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Everything posted by Ktepi

  1. Eggs, bacon, okra & tomatoes, buttered bread to mop it up. If I can get the okra and tomatoes -- both super-fresh -- to come out this good every time, this may be breakfast every day for as long as they're both still available.
  2. I wonder what would happen if I made an unbreaded Scotch egg and put it in a Savu smoker bag? It's a moist heat, that's why I wouldn't bread it, I just wonder how well the sausage would hold together.
  3. I'm in awe both of Brenda's Scotch eggs and of Penny and Neil's (the Aztec one! wow) -- I don't have any idea how to make them at home without a deep-fryer, so I may just have to go to the one place in town that serves them. I think I go through about three times as many eggs, thanks to this thread.
  4. Weather.com claims it's only "86, feels like 91" here right now, but I'm not sure I believe it -- my air conditioning is already starting to protest. I've already put bottles of liquor in the fridge in preparation for the afternoon. Buttermilk pie's great -- it's just a custard pie, so it's very cooling and uncomplicated. With good fresh buttermilk, "uncomplicated" doesn't have to mean boring -- it's more like the way a fresh-picked tomato is uncomplicated, or a fried egg. Now I want another piece.
  5. I've got eggs! They're scrambled up with sugar and buttermilk, and baked in a pie, but ... Yesterday was one of the hottest days of the year, and my air conditioning conked out. I have cats inside and insects outside and no screens because of work they've been doing on the place, so I couldn't open the windows -- went to sleep hot, woke up hot, so breakfast was something cold: a slice of chilled buttermilk pie, with a drizzle of apple cider syrup. (And a mug of iced yuanyang -- half milky tea, half coffee -- which I'd made the night before in preparation.)
  6. Fresh local stuff is available for such a brief window up here, compared to what I'm used to. I'm trying to take advantage of it. Didn't think to take a picture: Blueberry brownies. I make these every year when the wild blueberries come out. Just take any fudgey brownie recipe, and cook down a bunch of blueberries before melting the chocolate and butter in with them. Last night: Shain's of Maine Red Raspberry Chip ice cream, with fresh raspberries. I give the northeast a lot of grief, especially north-of-Boston New England -- but they do ice cream better than anywhere else I've been. I can pretty much reach into the regional brands freezer and grab something at random, and go home with excellence. It's like those parts of the country where bad barbecue is still good barbecue. Made tonight, but dessert tomorrow (when it's cooled down): I love a good pie, and I'm a big fan of a good fruit pie -- hummingbirdkiss's looks especially delicious (were they wild berries? I associate that great deep color with wild berries) -- but this is the king of pies for me: buttermilk pie (without lemon, and only a tiny bit of vanilla). All the ingredients except the sugar and flour are local -- which thrilled me, being able to find fresh local buttermilk.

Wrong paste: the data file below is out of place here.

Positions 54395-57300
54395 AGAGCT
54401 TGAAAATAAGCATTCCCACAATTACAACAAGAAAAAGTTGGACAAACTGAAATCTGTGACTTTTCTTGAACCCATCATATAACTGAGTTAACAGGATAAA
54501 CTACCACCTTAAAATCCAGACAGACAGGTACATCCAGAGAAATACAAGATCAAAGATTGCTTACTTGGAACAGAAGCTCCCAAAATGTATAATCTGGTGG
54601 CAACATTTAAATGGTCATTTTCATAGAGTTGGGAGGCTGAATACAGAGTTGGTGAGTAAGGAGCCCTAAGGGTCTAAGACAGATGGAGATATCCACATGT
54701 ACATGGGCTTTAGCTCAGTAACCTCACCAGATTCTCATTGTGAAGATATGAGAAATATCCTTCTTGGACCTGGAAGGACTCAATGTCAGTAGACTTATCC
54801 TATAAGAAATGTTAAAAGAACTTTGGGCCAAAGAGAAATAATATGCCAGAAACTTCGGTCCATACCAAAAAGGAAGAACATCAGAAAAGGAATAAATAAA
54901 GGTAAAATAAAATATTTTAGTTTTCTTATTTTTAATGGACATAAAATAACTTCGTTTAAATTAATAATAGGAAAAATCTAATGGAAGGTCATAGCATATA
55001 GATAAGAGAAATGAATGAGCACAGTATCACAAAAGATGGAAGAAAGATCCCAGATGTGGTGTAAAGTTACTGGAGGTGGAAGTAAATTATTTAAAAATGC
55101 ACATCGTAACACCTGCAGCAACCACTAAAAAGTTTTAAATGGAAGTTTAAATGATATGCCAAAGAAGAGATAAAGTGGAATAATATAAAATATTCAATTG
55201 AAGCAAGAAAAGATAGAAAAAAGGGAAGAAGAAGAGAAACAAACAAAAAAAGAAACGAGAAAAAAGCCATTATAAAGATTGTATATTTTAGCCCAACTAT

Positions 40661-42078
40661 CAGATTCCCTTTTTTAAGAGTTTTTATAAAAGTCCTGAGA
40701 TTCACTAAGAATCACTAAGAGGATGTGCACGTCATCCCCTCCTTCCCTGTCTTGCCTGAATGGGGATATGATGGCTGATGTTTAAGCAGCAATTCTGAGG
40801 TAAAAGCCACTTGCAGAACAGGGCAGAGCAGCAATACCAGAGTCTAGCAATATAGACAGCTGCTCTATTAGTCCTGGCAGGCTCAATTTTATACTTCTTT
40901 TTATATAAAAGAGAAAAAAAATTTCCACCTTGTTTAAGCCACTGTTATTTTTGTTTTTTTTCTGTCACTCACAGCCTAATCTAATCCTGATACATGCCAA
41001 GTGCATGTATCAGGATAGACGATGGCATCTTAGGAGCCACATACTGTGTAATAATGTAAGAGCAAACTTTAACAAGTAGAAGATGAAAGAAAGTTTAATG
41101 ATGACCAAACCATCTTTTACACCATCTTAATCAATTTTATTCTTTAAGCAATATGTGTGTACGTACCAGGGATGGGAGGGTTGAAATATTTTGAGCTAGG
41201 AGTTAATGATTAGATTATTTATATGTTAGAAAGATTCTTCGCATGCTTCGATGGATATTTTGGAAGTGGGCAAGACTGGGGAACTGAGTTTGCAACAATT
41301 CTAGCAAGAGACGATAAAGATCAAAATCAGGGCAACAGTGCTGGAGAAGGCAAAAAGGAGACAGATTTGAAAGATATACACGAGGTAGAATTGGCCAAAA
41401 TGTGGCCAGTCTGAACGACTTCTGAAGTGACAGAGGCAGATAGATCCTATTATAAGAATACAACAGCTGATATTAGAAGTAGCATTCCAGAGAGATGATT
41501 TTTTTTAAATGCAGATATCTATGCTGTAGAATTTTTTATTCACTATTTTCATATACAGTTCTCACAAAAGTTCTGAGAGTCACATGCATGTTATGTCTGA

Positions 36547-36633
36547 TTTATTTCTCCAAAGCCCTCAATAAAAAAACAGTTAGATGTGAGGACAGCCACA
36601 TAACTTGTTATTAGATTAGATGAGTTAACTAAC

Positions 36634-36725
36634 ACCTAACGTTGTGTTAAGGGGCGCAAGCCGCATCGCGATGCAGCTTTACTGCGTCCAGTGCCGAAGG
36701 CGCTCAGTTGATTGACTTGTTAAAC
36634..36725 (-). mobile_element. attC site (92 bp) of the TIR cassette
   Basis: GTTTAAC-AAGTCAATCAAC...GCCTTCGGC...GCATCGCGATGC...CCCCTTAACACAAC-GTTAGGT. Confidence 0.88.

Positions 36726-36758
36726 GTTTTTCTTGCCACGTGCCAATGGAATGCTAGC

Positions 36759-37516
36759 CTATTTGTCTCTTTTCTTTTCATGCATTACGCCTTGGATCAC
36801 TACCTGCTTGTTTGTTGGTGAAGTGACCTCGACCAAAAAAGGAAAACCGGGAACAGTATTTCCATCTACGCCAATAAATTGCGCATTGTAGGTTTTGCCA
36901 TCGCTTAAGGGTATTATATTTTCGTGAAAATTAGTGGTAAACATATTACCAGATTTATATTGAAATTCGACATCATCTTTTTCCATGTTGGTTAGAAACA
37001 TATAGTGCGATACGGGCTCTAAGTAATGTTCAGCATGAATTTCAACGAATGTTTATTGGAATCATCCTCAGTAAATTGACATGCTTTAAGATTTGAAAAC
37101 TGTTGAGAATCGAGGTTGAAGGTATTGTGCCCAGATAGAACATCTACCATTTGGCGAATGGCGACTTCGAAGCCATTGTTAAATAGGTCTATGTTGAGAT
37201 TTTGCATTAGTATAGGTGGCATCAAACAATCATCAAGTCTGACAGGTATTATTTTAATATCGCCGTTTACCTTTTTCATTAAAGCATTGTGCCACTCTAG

7. Oh sure -- it didn't show up well when I tried at first, because I don't have any white plates, but here are a couple on an index card. Frog and folding knife for ... scale, I guess.
  8. I bought these at Hannaford's, a decent but not exhaustive grocery store; they're imported from Spain by Source Atlantique in Englewood Cliffs, NJ. (And they're very tasty on sandwiches or red beans and rice.)
  9. Kaya sounds a lot like this coconut jam I bought at a Filipino market -- it doesn't have eggs, though, and seems to be just coconut milk and sugar cooked down until thick and caramel-like. It doesn't spread well unless warmed, so I tend to add it to coffee and tea -- it thickens them the same way cream does.
  10. I believe you're thinking of Hangar One, as opposed to Ketel One. ← Shoot, yes! Told you I didn't drink vodka much.
  11. Coconut water is a great mixer, though I guess with coconut you run the risk of setting off Caribbean associations more than Thai ones. Oh, but there's KHangar One's Kaffir Lime vodka -- I'm not usually a fan of flavored vodkas, but this one is very good, a very multi-layered flavor. I've heard good things about their Buddha's Hand vodka, too. ETA: Fixed vodka name
  12. Thank you on both counts! I just stopped at Lull's a couple hours ago, in fact, and yep, the wild blueberries are in. I'm going to make a pie as soon as the sun sets so I don't mind warming up the kitchen.
  13. The Herald briefly mentions that Lowell is a hub of Cambodian food and culture -- anyone have any recommendations? I don't think I've ever had anything but pizza in Lowell, but my family wasn't very adventurous, so I'm still rediscovering the area.
  14. Fried bread; two slices of corncob-smoked bacon (it's too expensive, but they sell it at the farmstand where I got the corn); fried eggs atop corn salsa verde (fresh corn off the cob, jalapeno, green bell pepper, grated green tomato, Mexican oregano, lime juice, salt, tequila). Other than the tequila, lime juice, and Mexican oregano, these are all locally-produced ingredients.